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Group urges compassion for immigrants

Connie Ryan Terrell, executive director of the Interfaith Alliance of Iowa, speaks at a Dec. 4 press conference held by the Iowa Interfaith Immigration Coalition.
UMNS photos by Arthur McClanahan.

A UMNS Report
By Arthur McClanahan*

Dec. 5, 2007 | DES MOINES, Iowa (UMNS)

United Methodists at the press
conference included the Rev. Brian Carter (left), Eloise Cranke (third from left), co-chairperson of the Iowa Conference’s board of church and society, and retired pastor Kathleen Clark (third from right).

Representatives of the Iowa Interfaith Immigration Coalition are urging presidential candidates of both parties to conduct the debate over immigration policy in a civil manner "that respects human dignity."

The coalition held a press conference Dec. 4, one month before the Iowa caucuses and just hours before the Democratic candidates engaged in a radio debate sponsored by National Public Radio and Iowa Public Radio.

Connie Ryan Terrell, executive director of the Interfaith Alliance of Iowa, led a group of speakers who gathered to "change the negative, public attitudes and rhetoric which demonize and dehumanize our immigrant friends and neighbors." Terrell said this "destructive attitude has permeated our nation," making the discussion about immigration a more "complex and difficult debate."

In a four-week period, more than 3,600 signatures from across the state of Iowa were gathered on a "Creating a Welcoming State" petition, the group said at the press conference.

The petition states, "We pledge ourselves as people of faith and good will to stand with our immigrant neighbors who have come to the United States from throughout the world. Recognizing the moral imperative to welcome the stranger in our midst, we commit ourselves to support laws that affirm their dignity, preserve their families, and acknowledge the value of their presence among us."

More than 100 faith and civic leaders and groups attended the press conference. They included United Methodist Bishop Gregory Palmer, episcopal leader of the Iowa Area, the United Methodist Iowa Annual (regional) Conference Board of Church and Society, the Iowa chapter of the Methodist Federation for Social Action, Justice For Our Neighbors, and United Methodist clergy and congregations.

A mean tone

Rich Pleva, conference minister of the Iowa conference of the United Church of Christ, said he grieves "the mean-spirited tone to our contemporary debate on immigration."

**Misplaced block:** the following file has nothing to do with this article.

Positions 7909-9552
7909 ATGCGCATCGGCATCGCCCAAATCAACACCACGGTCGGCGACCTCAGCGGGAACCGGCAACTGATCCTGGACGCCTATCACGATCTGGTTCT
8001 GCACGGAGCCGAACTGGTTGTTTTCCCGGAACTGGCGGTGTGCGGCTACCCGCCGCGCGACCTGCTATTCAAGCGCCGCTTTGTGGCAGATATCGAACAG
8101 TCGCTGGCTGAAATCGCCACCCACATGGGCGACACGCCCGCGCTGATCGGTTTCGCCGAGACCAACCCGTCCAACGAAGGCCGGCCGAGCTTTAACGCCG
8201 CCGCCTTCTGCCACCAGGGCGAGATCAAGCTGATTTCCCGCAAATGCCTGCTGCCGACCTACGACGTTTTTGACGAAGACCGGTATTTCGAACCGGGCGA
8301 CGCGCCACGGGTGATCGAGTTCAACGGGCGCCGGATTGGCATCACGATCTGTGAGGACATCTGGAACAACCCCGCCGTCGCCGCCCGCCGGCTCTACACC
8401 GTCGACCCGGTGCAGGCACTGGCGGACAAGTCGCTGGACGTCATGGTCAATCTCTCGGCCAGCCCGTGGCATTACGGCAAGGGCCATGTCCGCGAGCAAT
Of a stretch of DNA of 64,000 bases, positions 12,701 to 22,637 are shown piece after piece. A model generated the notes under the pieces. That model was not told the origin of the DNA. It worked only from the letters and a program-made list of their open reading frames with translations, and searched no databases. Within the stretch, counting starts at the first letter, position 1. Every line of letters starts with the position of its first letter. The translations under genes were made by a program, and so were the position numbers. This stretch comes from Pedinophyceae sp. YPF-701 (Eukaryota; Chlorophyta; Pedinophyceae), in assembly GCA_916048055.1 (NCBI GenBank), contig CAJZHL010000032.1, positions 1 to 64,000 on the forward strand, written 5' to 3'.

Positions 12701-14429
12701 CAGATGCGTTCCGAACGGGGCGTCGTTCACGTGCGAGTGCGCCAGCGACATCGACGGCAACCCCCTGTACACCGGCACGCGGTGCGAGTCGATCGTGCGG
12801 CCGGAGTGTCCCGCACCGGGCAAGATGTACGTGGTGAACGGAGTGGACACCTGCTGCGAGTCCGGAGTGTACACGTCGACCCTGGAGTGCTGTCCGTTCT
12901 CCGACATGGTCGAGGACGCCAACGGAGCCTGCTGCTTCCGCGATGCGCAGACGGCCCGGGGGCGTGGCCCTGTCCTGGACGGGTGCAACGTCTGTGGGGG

"Certainly the issues confronting us are difficult and complex," he added, "but at least it ought to be possible for people of faith and, in particular, people who value devotion to Christ, to engage in this conversation with grace and respect."

Maria Garcia has spent 20 years trying to legalize her immigration status.

Imam Ahmed Elkhaldy, Iowa president of the Muslim American Society in Cedar Rapids, expressed disappointment in the U.S. government’s immigration policy.

"Our country’s current immigration policy runs counter to the humanitarian aspirations the country once aspired to," he said. "It is a shame that our modern democratic government perpetuates a basically aristocratic system by protecting the children of the very rich against real competition from children of the poor."

Treated like animals

Maria Garcia, who has been working toward achieving her legal immigration status for nearly 20 years, spoke about raids conducted by Immigration and Customs Enforcement agents. She spoke in particular about a raid on meatpacking plants in Marshalltown, Iowa, which was part of an operation by immigration agents in several cities resulting in the arrests of 1,200 people nationwide.

"During the raid in Marshalltown on Dec. 12, 2006," she said, "people were treated like animals. Women were treated in a way that women should not be treated. For example, when they needed to go to the bathroom, they went with their hands tied and didn’t have any privacy." She also described how her son, Moises, was confronted when he went to a local Wal-Mart on the evening of the raid. "He was asked by a lady why he was not taken in the raid."

Following the press conference, held at the First Christian Church near Drake University in Des Moines, teams visited the offices of both Democratic and Republican candidates, delivering copies of the petition.

Most of the Democratic contenders were engaged in a debate sponsored by National Public Radio. One group however, had an opportunity to visit with Sen. Barack Obama and members of his campaign staff. During that conversation, representatives of the Obama campaign pledged to stop using the term "illegal aliens" and to look back through their literature and remove the offensive language.

*McClanahan is director of communications for the Iowa Annual Conference.

News media contact: Kathy L. Gilbert, Nashville, Tenn., (615) 742-5470 or newsdesk@umcom.org.


Connie Ryan Terrell: "All people should be treated with dignity."

Connie Ryan Terrell: "Need to change the tone of the conversation."

Maria Garcia: "People were treated like animals"

Maria Garcia: "It took me 22 years to be a citizen."

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Iowa Annual Conference

United Methodist Board of Church and Society

National Public Radio: Iowa debate

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